Tuesday, June 26, 2007

Joko and Peg

Joko and Peg
Originally uploaded by Peg Syverson.

It's been wonderful to spend time with Joko, as always.

Sunday, June 24, 2007

A view from Joko's Zendo

Originally uploaded by Peg Syverson.

Here is a stunning view from the zendo of Joko's newly formed Zen Center of Prescott.

Saturday, June 23, 2007

Joko's new zendo

Joko's new zendo
Originally uploaded by Peg Syverson.

Here is a peek at Joko's new Zendo, serene and lovely. The windows look out into the pine trees and boulders surrounding the house. It is light and spacious here, a wonderful place to sit. Zazen is offered Thursday evenings and Sunday mornings. Joko sees students in daisan (practice interviews) during zazen periods, and also has phone hours for students at a distance.

Thursday, June 21, 2007

Visit to Joko

Dear Sangha-

Visiting with Joko is a real joy. We have been chatting about teaching and learning, about Zen practice, and about sesshins (practice intensives). She looks very well, with good color and bright eyes that show her endless interest and curiosity. She works out on the pilates machine and lifts weights with a trainer. It’s a good time to talk with her about sesshins, as they are just planning the July sesshin for Prescott. I will take pictures of the new zendo, which is absolutely gorgeous, and post them as soon as I am able to. She has just received a copy of the book On Having No Head by Douglas Harding, which she had mentioned in a talk. There is also a DVD, which he sent her. She has phone hours in the morning, and then we chat in the afternoons and evenings. She has a standing offer for any Ordinary Mind sangha members in Austin or the Brownsville group to call her for practice discussion. It is very difficult to get through during her phone hours, but if you are persistent you can manage it. If you are interested, please let me know and I will give you the contact information.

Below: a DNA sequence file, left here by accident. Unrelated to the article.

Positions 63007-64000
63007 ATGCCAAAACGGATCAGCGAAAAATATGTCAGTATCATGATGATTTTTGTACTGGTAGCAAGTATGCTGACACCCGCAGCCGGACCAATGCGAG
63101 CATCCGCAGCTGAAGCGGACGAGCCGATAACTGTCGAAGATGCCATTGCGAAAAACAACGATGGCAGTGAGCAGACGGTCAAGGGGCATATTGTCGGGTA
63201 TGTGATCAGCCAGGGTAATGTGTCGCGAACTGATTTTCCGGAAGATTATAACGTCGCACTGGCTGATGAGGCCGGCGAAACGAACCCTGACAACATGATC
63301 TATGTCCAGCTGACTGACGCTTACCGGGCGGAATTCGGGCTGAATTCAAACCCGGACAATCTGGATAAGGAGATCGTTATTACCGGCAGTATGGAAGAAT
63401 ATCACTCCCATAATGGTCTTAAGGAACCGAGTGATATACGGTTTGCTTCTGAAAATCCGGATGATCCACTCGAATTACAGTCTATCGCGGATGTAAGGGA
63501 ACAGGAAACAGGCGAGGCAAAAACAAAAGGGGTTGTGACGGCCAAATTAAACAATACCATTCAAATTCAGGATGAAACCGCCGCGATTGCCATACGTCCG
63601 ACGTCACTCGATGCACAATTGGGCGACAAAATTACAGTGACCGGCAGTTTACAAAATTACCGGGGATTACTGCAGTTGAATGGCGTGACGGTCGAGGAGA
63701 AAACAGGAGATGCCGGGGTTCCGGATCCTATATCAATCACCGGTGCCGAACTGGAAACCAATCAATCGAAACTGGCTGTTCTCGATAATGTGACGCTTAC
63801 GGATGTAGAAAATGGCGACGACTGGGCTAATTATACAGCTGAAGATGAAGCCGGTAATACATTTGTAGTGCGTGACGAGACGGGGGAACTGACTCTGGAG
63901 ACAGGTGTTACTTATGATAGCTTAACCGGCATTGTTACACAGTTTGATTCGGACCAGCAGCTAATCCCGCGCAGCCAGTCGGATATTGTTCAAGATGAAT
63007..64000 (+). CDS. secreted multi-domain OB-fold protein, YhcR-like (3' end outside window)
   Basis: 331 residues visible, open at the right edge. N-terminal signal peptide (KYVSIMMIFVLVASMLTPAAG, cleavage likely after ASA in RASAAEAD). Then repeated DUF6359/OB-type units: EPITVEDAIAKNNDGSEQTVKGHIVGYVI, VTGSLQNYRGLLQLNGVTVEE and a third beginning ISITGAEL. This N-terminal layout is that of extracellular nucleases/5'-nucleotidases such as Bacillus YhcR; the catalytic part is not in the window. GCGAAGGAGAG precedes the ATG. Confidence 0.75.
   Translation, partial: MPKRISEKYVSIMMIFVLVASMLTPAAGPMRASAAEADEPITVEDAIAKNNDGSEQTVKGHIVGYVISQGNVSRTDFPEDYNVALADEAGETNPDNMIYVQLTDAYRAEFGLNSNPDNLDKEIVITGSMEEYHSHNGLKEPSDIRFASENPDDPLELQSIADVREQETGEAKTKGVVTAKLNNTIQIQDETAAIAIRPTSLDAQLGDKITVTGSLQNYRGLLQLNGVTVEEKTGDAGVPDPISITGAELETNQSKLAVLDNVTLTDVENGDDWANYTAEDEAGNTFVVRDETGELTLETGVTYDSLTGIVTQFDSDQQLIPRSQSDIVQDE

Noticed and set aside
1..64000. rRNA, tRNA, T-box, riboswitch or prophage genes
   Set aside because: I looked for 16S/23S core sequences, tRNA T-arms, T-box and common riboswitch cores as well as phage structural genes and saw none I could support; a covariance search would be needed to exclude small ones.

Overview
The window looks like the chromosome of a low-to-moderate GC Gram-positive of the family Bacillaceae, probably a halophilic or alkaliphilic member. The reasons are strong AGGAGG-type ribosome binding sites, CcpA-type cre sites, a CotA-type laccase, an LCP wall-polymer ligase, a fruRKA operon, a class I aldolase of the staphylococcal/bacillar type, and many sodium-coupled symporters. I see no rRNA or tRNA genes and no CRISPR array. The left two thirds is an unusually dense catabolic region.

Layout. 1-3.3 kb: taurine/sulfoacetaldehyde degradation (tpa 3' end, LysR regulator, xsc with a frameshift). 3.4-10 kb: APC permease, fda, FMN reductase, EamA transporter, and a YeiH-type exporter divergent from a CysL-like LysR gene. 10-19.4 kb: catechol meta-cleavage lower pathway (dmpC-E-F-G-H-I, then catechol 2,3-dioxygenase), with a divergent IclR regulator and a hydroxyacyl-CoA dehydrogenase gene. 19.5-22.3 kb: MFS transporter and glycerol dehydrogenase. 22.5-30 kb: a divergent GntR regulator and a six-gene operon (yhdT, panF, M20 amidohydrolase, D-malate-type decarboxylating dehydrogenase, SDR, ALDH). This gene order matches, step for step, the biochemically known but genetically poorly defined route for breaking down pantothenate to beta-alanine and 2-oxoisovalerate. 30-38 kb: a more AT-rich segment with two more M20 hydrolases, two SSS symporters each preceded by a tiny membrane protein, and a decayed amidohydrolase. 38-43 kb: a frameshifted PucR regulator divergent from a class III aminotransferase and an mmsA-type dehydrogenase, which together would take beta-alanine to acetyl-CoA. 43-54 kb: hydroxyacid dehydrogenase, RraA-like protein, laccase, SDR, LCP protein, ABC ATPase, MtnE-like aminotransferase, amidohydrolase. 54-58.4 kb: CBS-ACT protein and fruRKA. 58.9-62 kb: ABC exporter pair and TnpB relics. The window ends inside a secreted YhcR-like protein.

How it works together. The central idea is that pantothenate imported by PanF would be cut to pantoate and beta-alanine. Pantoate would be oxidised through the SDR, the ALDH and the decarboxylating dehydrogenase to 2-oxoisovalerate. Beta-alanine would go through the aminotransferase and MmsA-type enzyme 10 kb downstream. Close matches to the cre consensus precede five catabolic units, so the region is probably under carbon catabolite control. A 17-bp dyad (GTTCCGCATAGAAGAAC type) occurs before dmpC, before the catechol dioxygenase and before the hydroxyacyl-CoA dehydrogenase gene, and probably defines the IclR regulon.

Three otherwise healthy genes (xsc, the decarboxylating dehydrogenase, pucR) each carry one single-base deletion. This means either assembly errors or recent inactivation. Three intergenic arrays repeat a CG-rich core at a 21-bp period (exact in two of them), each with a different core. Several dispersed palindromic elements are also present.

Sunday, June 17, 2007

Ordinary Mind Zen-Brownsville

We are delighted to note that the Rio Grande Zen group has changed its name to Ordinary Mind Zen-Brownsville. You may visit the website here: Ordinary Mind Zen-Brownsville. We wish the group great joy in their study and practice of the ordinary mind way.

Tuesday, June 05, 2007

Brilliant Dharma

Perhaps you are feeling a bit terrified and despairing about the world situation, especially as reflected in the dire accounts from news media and the reports of the horrifying activities of governments worldwide. Please go right now to this link and listen to a half-hour talk by Dr. Larry Brilliant at the annual TED conference that will first terrify, then hearten and inspire you:


Please also read the followup piece on the outcome of his daring challenge to the global technological community:


Well, go! It’s OK, I’ll wait.

Then come back for a discussion about what this incredible dharma talk has to do with our simple ordinary lives, right here and right now.

Back? A brief review: